|One of the more recently discovered
treatments, lung-volume-reduction surgery, was believed to be a very effective
treatment against emphysema. As a result, a clinical trial was run
by a group of doctors to determine the effectiveness of the surgery.
The National Emphysema Treatment Trial Research Group conducted this
trial, and used 1,218 patients that had been diagnosed with severe emphysema
(Fishman and others 2003). The selected patients were divided into
two groups; one of which continued their normal medical treatment, while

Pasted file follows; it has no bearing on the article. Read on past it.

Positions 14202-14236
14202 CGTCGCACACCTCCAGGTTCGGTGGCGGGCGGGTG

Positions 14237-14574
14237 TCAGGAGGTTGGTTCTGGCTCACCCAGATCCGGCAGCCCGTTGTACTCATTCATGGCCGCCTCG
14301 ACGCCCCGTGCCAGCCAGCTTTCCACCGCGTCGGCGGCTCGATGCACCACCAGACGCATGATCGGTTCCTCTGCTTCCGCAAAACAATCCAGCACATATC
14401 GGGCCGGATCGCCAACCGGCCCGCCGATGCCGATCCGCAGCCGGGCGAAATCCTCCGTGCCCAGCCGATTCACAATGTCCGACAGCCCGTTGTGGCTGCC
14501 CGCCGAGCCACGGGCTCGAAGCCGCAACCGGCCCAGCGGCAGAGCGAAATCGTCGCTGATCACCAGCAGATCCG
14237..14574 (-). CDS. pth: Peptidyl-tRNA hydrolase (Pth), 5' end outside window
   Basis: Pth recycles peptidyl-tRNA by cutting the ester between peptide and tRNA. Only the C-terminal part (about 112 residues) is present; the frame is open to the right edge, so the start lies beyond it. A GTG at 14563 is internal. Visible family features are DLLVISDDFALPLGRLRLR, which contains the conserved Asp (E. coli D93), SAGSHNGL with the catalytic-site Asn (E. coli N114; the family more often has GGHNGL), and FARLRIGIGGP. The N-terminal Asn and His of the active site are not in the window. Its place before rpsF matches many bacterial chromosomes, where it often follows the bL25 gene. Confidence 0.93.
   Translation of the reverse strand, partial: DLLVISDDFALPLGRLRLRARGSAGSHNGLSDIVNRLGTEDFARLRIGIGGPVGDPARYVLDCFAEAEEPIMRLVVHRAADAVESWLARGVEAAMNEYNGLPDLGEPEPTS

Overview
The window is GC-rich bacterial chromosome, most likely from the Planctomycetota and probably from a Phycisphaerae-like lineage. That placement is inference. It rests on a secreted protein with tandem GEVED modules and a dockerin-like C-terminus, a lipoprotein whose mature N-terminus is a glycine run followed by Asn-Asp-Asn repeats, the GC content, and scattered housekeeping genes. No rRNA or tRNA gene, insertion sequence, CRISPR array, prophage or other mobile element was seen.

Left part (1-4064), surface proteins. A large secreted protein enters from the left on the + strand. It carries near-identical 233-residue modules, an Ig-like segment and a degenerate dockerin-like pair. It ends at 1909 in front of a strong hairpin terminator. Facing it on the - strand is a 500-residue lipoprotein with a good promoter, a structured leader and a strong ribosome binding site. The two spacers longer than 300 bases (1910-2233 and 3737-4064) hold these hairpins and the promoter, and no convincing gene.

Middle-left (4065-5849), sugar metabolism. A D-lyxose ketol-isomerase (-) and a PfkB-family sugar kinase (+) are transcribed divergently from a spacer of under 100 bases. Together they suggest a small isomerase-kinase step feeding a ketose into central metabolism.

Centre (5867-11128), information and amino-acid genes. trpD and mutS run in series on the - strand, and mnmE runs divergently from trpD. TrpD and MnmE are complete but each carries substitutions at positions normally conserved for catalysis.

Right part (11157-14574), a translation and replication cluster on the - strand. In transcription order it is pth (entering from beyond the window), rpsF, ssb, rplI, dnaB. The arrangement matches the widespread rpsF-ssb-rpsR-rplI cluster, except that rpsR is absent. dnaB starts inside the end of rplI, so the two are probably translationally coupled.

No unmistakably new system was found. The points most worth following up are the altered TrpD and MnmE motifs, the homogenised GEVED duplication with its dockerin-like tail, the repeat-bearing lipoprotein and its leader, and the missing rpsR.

the other received lung-volume- reduction surgery (Fishman and others 2003).
The purpose of this experiment was to determine how effective lung-volume-reduction
surgery would be on patients’ mortality rate and their exercise capacity
(Fishman and others 2003). Results showed the research group that
the “lung-volume-reduction surgery increases the chance of improved exercise
capacity but does not confer a survival advantage over medical therapy”
(Fishman and others 2003). The trial proved the surgery to be only
somewhat effective against the disease, but was still important in the overall
search for better treatments.
In the history of emphysema research, there have been numerous experiments
and trials; but this trial is significant because it showed how researchers
are continuously getting closer to finding a successful treatment for improving
patients' way of life.